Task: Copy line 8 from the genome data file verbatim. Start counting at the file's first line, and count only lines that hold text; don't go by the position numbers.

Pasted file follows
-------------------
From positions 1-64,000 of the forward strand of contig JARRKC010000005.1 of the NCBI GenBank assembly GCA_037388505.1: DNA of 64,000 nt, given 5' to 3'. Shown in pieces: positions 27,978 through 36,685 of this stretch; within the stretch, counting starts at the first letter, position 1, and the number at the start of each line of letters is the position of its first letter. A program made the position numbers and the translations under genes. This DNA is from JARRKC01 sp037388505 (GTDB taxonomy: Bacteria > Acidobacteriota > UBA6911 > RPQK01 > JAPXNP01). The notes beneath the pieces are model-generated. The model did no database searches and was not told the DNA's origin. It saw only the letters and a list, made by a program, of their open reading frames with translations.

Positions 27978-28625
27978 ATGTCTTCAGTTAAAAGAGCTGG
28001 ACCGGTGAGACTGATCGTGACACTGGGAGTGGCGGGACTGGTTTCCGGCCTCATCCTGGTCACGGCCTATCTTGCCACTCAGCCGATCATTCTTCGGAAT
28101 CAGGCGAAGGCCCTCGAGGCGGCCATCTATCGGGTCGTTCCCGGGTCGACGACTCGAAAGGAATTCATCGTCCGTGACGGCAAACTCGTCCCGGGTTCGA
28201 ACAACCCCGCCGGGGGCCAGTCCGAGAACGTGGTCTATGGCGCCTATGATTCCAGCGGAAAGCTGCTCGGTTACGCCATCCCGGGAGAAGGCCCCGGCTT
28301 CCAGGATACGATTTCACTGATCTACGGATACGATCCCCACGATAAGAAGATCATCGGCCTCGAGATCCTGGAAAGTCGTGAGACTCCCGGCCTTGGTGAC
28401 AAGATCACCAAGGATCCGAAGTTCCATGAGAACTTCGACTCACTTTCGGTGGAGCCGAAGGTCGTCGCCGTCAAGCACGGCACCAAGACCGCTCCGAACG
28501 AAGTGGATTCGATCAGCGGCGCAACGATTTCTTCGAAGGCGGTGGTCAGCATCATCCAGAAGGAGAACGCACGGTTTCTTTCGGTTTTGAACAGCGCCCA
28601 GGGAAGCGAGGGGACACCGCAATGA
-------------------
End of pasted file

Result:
28401 AAGATCACCAAGGATCCGAAGTTCCATGAGAACTTCGACTCACTTTCGGTGGAGCCGAAGGTCGTCGCCGTCAAGCACGGCACCAAGACCGCTCCGAACG